“Spread of VAT.
The spread of VAT has been the most important development in taxation over the last half century. Limited to less than ten countries in the late 60’s it has now been implemented by more than 150 countries. VAT now raises approximately 20 percent of the world’s tax revenue and affects about 4 billion people. The recognized capacity of VAT to raise revenue in a neutral and transparent manner has drawn all OECD member countries to adopt this broad-based consumption tax, except the United States, which continues to employ retail sales taxes at the state level (and below) rather than apply a federal consumption tax. Its neutrality principle towards international trade has also made it the preferred alternative to customs duties in the context of trade liberalization.
VAT has become a major source of revenue for the OECD member countries that have implemented it. Over the last twenty-five years, the share of VAT as a percentage of total taxation has almost doubled passing from 11.2% on average in 1985 to 19.2% in 2009, this share remaining stable since 2000. These taxes are globally the third important source of revenue for governments, behind social security contributions (27%) and personal income taxes (25%) but far above corporate income tax (8%); specific consumption taxes (11%) and property taxes (5%). These ratios vary considerably between countries, but in 27 of the 33 OECD countries with VAT, the tax accounts for more than 15 percent of total taxation. Following its adoption by a growing number of countries, a shift occurred within the category of taxes on consumption so that while the share of VAT rose, the revenue from consumption taxes on specific goods and services (mainly excise taxes) fell from 16% to 11% over the same period.” p. 44
“The revenue from general consumption taxes stabilized after 2000 as a percentage of both GDP and total taxation. This followed a period of many years of increasing importance. Between 2000 and 2009 the Czech Republic, Denmark, Estonia, Germany, Hungary, Korea, Luxembourg, and Sweden were the countries where general consumption taxes have increased the most as a percentage of GDP (by at least 0.5 percentage points), while in Canada, France, Greece, Iceland, Israel, Italy, Portugal, Spain and Turkey and the United Kingdom the percentage fell by at least 0.5 percentage points.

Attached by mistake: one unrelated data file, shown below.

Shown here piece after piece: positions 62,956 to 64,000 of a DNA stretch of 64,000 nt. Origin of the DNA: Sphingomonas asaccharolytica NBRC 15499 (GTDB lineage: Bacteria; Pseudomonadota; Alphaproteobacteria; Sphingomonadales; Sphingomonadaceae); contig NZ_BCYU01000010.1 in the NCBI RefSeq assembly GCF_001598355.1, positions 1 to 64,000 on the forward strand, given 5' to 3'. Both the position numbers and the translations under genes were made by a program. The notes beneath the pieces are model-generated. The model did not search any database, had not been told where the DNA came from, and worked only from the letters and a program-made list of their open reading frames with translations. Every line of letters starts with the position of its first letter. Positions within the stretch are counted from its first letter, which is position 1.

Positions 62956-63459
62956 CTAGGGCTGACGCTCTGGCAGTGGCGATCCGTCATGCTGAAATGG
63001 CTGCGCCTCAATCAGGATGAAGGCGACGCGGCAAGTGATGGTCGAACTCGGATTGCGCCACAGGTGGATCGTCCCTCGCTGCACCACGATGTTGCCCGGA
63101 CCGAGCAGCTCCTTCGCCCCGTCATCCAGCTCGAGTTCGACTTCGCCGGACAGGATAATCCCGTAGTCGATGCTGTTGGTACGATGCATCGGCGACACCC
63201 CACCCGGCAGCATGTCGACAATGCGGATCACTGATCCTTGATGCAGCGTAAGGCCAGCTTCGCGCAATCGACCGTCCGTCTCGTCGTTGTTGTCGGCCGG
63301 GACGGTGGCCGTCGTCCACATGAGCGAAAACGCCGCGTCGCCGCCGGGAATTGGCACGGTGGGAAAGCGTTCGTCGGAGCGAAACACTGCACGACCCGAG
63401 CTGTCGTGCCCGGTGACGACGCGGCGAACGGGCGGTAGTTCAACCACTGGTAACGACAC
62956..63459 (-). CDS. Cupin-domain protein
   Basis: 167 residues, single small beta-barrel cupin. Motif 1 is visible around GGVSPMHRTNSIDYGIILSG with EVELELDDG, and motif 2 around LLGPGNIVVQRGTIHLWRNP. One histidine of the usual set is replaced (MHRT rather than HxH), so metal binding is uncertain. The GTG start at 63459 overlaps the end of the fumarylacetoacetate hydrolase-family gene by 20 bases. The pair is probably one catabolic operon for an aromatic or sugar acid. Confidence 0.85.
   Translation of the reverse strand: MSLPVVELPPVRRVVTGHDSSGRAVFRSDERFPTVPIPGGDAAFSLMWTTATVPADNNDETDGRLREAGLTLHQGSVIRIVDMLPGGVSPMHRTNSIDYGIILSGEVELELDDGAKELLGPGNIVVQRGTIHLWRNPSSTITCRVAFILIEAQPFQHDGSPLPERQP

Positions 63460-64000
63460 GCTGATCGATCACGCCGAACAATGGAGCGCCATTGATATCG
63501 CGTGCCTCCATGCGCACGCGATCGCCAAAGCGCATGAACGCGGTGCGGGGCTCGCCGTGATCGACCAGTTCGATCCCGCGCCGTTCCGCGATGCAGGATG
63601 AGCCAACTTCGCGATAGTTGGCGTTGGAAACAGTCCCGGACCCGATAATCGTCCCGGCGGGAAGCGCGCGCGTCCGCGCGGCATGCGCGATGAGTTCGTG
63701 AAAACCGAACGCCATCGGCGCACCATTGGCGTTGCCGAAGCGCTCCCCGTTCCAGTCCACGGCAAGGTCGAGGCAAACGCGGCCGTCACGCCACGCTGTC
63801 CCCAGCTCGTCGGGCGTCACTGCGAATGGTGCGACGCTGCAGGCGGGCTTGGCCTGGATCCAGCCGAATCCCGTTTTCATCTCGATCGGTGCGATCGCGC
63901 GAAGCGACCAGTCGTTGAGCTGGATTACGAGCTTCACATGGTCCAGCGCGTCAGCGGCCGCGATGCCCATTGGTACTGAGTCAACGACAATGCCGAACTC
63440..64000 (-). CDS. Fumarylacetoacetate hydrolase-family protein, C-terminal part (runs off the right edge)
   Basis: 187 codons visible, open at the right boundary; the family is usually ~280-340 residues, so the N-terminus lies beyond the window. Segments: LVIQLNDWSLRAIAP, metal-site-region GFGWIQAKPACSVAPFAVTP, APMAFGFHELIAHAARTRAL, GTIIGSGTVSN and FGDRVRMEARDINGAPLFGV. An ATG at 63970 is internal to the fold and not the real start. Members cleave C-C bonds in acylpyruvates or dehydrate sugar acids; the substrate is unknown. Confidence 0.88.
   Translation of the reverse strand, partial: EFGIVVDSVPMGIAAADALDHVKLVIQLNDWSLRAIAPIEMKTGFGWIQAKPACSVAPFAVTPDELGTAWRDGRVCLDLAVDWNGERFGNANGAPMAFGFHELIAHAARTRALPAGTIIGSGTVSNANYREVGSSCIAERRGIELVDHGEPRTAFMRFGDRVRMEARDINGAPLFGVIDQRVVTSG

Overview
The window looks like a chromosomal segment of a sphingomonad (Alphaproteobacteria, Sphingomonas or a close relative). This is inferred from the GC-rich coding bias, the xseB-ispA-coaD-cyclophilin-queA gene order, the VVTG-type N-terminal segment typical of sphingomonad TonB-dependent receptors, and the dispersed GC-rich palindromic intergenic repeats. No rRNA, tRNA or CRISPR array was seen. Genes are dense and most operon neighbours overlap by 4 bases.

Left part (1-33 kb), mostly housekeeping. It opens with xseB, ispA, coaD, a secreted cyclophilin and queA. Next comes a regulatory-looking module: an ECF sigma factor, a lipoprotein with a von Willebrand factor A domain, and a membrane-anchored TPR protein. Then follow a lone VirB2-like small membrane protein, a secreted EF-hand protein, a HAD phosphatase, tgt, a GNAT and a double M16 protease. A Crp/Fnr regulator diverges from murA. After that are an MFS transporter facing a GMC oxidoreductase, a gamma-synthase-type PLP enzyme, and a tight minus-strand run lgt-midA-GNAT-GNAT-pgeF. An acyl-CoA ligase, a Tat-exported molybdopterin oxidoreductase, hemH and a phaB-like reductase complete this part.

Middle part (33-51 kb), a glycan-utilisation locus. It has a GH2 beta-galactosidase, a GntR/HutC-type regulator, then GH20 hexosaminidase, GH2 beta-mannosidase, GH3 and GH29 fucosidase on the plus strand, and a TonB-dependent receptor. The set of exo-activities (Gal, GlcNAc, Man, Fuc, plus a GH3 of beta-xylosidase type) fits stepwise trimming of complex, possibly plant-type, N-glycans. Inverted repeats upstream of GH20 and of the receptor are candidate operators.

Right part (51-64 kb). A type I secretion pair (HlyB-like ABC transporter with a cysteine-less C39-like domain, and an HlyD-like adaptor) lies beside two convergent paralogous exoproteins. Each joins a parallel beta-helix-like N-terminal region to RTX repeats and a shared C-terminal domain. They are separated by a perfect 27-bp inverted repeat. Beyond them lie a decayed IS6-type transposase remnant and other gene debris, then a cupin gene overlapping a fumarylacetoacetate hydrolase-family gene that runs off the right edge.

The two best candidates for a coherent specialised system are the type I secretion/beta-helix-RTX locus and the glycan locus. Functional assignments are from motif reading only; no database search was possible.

Over the longer term, OECD member countries have relied increasingly on general consumption taxes. Since 1965, the share of these taxes as a percentage of GDP in OECD countries has more than doubled, from 3.3% to 6.7%. They presently produce 20% of total tax revenue compared with only 11.9% in 1965.
This is especially true for VAT, which is the largest source of general consumption taxes, accounting for 6.4% of GDP and 19.2% of total tax revenues. VAT is now operated in 33 of the 34 OECD countries, the United Stats being the only country not to have adopted a VAT. In 1977, fourteen of the current OECD member countries had a VAT. Greece, Iceland, Spain, Portugal, Turkey, Mexico, Japan and New Zealand introduced VAT in the 1980’s while Switzerland followed shortly afterwards. The Easter European economies introduced VAT in the late 1980’s and early 1990’s, some of them adopting the EU model with their future EU membership in mind. The tendency for VAT rates to rise over the long term also contributed to the growing share of general consumption taxes in the tax mix.” p. 61
OECD Consumption and VAT Tax Trends (Table: VAT Percentages by Country; General Consumption Taxes by Country (% of GDP; % of Total Taxes); VAT Taxes by Country (% of GDP, % of Total Taxes)